Rare Directoire-style cane from the late 18th century, belonging to an incredible dandy. This model features a remarkable red and black patina, adorned with a cowhide horn as a handle. It measures 81 cm in height, with a handle of 15 cm. Canes were still considered part of the costume at the time. However, this time they were "hideous sticks that the upper class people would twirl in the air while walking.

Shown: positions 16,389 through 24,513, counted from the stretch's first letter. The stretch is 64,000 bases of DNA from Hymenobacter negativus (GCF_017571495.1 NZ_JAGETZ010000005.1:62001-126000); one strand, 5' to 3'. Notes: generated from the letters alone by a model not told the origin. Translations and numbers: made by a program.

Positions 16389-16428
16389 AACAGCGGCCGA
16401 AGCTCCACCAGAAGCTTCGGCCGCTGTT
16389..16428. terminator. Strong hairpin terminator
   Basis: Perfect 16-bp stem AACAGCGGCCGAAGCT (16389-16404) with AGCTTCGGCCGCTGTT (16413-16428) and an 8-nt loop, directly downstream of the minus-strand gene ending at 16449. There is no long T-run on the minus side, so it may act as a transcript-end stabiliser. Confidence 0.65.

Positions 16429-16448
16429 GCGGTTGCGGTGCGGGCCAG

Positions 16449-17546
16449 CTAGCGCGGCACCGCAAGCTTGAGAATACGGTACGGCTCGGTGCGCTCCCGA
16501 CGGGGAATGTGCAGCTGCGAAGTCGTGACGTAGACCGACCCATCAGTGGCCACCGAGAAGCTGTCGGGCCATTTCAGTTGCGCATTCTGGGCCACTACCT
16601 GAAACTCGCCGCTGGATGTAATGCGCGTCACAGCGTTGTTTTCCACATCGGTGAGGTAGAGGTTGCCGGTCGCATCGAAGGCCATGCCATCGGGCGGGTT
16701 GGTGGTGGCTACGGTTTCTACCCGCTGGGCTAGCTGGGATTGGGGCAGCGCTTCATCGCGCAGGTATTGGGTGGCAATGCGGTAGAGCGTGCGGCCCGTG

" Made of simple, knotty, and rough wood or spirally turned, sometimes equipped with a handle in the shape of a character's head, as seen during the Revolution, they aroused curiosity and distinguished their owners. In reaction to the Terror during the French Revolution, young men and women launched an extravagant and completely outlandish fashion: they were nicknamed the "Incredibles" and the "Marvelous!" While as early as 1795, the French sang the revolutionary song "The Awakening of the People," protesting against the excesses of the terrible period that was the Terror, a certain golden youth sought lightness and pleasure. Mainly composed of royalists, they launched a new fashion that became a rage.Men wore braids to expose their necks, imitating those condemned to the guillotine, and no longer pronounced certain letters like "r" that reminded them too much of the Revolution. They sported large earrings, enormous cravats, and pointed shoes for a most surprising look! Women symbolized the horror of the guillotine by wearing a red cord around their necks, dressed in diaphanous Greek-style tunics reminiscent of prison shirts, and wore sandals with toe rings and leg bracelets. The Incredibles and the Marvelous loved to party so much that it was said at the time that they were afflicted with "dansomania," an epidemic of dance! For further information, please do not hesitate to contact me.